Hildegard Hess followed in her father's footsteps. Already during her doctoral thesis at the Technical University of Berlin she worked for his analytics laboratory. Eventually she took it over and ran it for three decades.
Hildegard Hess was born in 1920 in the Berlin district of Britz. Her father Ludwig Hess (1882-1956) was the director of a factory for the chemical company Riedel de Haën, her mother Hertha was a trained nurse. Since the family lived in a company apartment on the factory premises at the time, Hess came into contact with chemistry at an early age. In 1931, as a state-licensed food chemist and commercial chemist, his father took over a chemical research laboratory.
Hess attended a convent school and was therefore exempt from membership in the Association of German Girls. She passed her Abitur in 1939 - shortly before the school was closed by the National Socialists. She then began studying chemistry at the Friedrich-Wilhelms-Universität in Berlin, but soon moved to the Albert-Ludwigs-Universität Freiburg. She completed her training in 1944 at the Berlin Reich Institute for Food Chemistry and Pharmaceutical Chemistry . Her academic teachers included the later Nobel Prize winners in chemistry, Hermann Staudinger (1881-1965) and Georg Wittig (1897-1987). ?It was only under Professor Wittig that I really understood chemistry,? Hess said in retrospect. With his enthusiasm he was her most wonderful teacher.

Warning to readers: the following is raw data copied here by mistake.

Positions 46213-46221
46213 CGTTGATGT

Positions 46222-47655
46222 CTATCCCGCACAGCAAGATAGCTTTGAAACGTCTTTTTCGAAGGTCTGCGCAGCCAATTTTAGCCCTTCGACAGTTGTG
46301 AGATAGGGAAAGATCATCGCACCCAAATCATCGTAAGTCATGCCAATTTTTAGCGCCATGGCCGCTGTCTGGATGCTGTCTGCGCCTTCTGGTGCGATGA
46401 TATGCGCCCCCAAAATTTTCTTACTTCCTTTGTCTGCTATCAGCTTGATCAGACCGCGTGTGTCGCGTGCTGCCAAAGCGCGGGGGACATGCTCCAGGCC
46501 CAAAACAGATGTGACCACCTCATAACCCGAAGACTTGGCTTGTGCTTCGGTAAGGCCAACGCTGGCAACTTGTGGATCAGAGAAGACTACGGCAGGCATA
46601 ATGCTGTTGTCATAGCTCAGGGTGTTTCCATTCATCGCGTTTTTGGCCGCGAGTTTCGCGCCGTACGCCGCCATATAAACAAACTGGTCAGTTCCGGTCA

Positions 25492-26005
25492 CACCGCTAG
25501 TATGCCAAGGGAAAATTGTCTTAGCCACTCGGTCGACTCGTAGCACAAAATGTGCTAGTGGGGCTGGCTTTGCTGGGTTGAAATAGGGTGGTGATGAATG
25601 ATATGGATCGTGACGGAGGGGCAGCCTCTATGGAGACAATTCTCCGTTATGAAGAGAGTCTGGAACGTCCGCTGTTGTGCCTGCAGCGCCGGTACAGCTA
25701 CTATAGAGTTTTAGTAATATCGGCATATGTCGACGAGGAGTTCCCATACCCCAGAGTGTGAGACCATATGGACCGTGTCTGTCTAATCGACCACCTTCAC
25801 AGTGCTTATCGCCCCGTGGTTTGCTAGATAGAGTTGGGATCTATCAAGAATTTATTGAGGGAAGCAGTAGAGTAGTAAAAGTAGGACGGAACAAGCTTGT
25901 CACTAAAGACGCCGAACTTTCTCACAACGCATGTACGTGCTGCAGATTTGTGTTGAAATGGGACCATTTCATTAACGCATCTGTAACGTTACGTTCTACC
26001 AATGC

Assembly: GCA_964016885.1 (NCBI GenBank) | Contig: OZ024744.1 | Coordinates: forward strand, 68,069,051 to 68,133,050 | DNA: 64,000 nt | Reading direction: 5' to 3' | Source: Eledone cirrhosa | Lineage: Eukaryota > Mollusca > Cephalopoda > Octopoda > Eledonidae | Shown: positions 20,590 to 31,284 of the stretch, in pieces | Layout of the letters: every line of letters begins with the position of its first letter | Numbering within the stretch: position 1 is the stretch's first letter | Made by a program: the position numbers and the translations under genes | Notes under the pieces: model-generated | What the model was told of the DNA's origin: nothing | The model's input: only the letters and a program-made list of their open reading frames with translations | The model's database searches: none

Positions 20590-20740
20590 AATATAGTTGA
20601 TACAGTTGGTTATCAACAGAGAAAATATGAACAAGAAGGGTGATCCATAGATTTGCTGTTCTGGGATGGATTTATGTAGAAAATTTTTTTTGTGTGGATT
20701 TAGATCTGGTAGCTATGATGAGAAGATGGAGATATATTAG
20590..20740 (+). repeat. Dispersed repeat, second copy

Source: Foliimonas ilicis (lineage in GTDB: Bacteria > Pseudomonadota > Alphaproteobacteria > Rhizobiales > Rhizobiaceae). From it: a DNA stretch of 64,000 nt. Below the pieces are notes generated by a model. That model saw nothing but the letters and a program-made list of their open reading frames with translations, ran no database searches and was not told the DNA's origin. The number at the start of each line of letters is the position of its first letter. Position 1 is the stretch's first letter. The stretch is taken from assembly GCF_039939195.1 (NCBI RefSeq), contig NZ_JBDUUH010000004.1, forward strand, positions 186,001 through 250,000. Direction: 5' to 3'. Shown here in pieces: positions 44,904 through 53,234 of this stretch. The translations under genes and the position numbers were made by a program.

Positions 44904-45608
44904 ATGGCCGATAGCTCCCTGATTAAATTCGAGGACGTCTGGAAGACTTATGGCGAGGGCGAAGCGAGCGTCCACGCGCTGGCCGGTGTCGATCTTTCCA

After graduating, Hess entered her father's commercial laboratory. In addition to this, she did her doctorate under Josef Schormüller (1903-1974) at the Institute for Food Chemistry at the Technical University of Berlin on the content of vitamins in the mycelium of microorganisms. She was awarded her doctorate in 1953. A year later, she was publicly appointed and sworn in as a commercial chemist. This allowed Hess to work as a consultant and expert for manufacturers and retailers in the chemical industry. In Berlin, and probably across Germany, she was the first woman in this position.
After the death of her father in 1956, Hess took over his commercial laboratory and ran it for three decades. In 1986 the laboratory merged with the Kirchhoff Berlin Institute founded three years earlier, a service company for analytics that still exists today.
In addition to her work as a freelance chemist, Hess taught at the TU Berlin, where she held a teaching position in nutritional sciences from 1955 to 1965. She also gave courses for grocers. Hildegard Hess died on July 23, 2014 at the age of 84 in Berlin.
The texts published in this series do not claim to be scientific publication. Authors and other persons involved are not experts in the history of science. The purpose of the series is to introduce the mostly unknown chemists and to remind them of the well-known chemists. We encourage readers who want to know more to study scientific sources on the women presented. In some cases there are detailed chemical-historical studies.
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last modified: 05.07.2021 11:16 H from K.J.Schmitz